Adaptation A change in structure or function that makes an organism better fitted to its environment.
Algal toxin Poisons (made by some species of algae) that can kill wildlife.
Autopsy The examination of a body after death.
Blubber An insulating fat layer under the skin of some marine mammals.
Canopy A cover formed by the upper fronds of a kelp forest.
Carrying capacity The number of individuals of a certain species that can be supported indefinitely in a given environment.
Census An official count of individuals of a species.
Crustacean An animal of the class Crustacea, which typically has a body covered with a hard shell or crust. This class includes: crabs, barnacles, sea urchins, lobsters, and shrimps.
Ecosystem An often complex system formed by the interaction of a community of organisms with each other and with their environment.
Eelgrass A grass-like marine plant, Zostera marina, which has ribbon-like leaves.
Emaciation Abnormal thinness caused by weight loss from disease and/or lack of nutrition.
Endangered Species Act A United States law enacted in 1973 which provides for the conservation of threatened and endangered plants and animals, and the habitats in which they are found.
Estuary A body of water created where fresh water from the land meets and mixes with the salt water of the ocean.
Euthanize To kill a person or animal painlessly, especially to relieve suffering from an incurable illness.
Evolve When living things develop by an evolutionary process to a different, often more adaptive, state.
Extinct To die out, no longer be in existence.
Exxon Valdez oil spill A major oil spill which occurred March 24, 1989 when the oil tanker Exxon Valdez hit ground on Bligh Reef in Prince William Sound, Alaska. This incident spilled an estimated 11 million gallons of crude oil across 1,300 miles of coast and harmed the living things in that area.
Flipper A limb adapted for swimming.
Forage To search for food.
Gastrointestinal Relating to the stomach and intestines.
Genetic variation The differences among the genes of individuals. A greater diversity of genes may give groups of living things a greater ability to adapt to changing situations.
Glucose A type of sugar which supplies an important part of the energy animals need.
Groom When an otter tends to the fur of itself or another, removing dirt or food particles and spreading natural waterproofing oils.
Habitat destruction A decrease in the quality of an environment for wild living things due to human activities.
Hydration The process of providing liquid to bodily tissues.
Hypothermia An abnormally low body temperature.
Instinct An inborn tendency to act, or perform a pattern of actions, common to a group of animals.
Insulation Material used to prevent heat from escaping.
Kelp A large, fast-growing cold-water brown seaweed, of the family Laminariaceae, that can grow in thick forests along the California Coast, providing food and habitat for many other species.
Keystone species A living thing whose impact on its community or ecosystem is disproportionately large when compared to its abundance.
Marine mammal A diverse group of mammals that have adapted to live life primarily in the ocean. This group includes: sea otters, whales, and seals.
Marine Mammal Protection Act A United States law enacted in 1972 that protects all marine mammals, with a few exceptions, from being killed or harassed.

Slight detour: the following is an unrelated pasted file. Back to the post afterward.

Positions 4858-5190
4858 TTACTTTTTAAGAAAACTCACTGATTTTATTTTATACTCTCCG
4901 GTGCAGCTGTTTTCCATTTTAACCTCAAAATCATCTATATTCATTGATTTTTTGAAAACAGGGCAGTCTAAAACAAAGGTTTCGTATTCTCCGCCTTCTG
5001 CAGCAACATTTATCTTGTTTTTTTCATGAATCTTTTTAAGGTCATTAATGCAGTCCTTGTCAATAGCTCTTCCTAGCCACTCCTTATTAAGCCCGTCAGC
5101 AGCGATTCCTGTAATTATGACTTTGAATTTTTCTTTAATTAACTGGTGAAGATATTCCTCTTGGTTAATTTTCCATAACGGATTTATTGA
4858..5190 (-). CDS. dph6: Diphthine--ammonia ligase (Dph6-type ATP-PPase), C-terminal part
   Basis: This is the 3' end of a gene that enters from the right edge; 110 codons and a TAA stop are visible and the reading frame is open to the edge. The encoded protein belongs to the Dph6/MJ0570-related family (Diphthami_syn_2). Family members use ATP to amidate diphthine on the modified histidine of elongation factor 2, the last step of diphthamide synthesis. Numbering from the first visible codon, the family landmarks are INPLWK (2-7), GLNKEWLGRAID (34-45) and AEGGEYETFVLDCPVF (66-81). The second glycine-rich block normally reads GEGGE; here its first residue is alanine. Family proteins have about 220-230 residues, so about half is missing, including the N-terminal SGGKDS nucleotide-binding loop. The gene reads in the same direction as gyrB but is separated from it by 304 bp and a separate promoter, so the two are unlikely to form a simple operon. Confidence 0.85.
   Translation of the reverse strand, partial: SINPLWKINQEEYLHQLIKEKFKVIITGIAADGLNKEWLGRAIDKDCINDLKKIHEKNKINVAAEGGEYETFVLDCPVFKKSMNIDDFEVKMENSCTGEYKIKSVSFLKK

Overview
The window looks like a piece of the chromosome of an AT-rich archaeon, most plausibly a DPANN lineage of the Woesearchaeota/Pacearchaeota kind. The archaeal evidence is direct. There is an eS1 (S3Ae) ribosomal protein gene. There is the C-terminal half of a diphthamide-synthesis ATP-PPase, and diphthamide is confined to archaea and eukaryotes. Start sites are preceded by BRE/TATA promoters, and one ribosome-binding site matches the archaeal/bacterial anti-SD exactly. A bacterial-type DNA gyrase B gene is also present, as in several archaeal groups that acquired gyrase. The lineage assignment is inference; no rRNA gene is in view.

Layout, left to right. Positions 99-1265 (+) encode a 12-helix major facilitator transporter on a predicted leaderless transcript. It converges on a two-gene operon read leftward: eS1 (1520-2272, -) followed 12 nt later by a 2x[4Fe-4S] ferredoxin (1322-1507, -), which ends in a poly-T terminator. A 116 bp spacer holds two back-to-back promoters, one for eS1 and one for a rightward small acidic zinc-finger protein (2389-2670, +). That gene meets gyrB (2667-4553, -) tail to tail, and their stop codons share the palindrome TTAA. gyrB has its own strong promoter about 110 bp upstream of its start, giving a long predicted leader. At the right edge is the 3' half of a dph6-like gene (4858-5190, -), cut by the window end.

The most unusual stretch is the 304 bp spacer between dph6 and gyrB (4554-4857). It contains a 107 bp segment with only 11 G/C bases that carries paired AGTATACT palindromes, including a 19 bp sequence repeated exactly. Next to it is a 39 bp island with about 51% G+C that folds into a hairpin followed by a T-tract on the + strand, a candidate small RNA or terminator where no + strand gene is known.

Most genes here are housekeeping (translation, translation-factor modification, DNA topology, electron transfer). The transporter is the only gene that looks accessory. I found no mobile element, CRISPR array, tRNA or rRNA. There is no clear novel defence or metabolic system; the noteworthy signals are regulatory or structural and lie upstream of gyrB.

Mating trauma A body wound or shock resulting from mating behaviors.
Metabolism The various chemical processes in living things, especially those processes that produce energy from food.
Mollusk An animal of the phylum Mollusca, which typically has a shell of one, two, or more calcarous pieces, protecting the soft body. This phylum includes: clams, mussels, chitons, and snails.
Necropsy The examination of a body after death.
Neonate  A newborn baby in the first weeks of life.
Neurosis A mild mental disorder; sometimes brought on by stress, and characterized by obsessive behavior.
Parasite A living thing that exists in or on a host organism from which it obtains benefit, while the host is often harmed by this association.
Pelt The hide or skin of an animal. Often used for fur clothing.
Poacher A person who hunts illegally.
Population A group of individuals of the same species who live in the same area and are somehow distinct from other groups of the same species.
Quarantine Isolation imposed to protect against negative behaviors or disease.
Radio transmitter A mechanical implement that transmits signals detected by a radio system.
Raft A group of sea otters.
Resource limitation When the growth of a population of animals is restricted by an essential resource such as food or habitat (caused naturally or by humans).
Runoff Surface water from urbanized or agricultural areas that runs in to receiving waters such as lakes or oceans, often carrying pollutants of various kinds.
Sea Otter Research and Conservation (SORAC) program A program of The Monterey Bay Aquarium that rescues, treats, and releases injured otters; raises and releases stranded pups through a surrogate program; provides care for sea otters that cannot be returned to the wild, and conducts scientific research.
Sea urchin An animal of the class Echinoidea, which has a round shape and a shell composed of many calcareous plates covered with projecting spines.
Subcutaneous Under the skin.
Surrogate mother An animal that raises another’s offspring.
Sustainability Supporting long-term ecological balance of the planet.
Wean To accustom a young mammal to food other than its mother’s milk. In sea otters, it is an abrupt end to the association between mother and pup.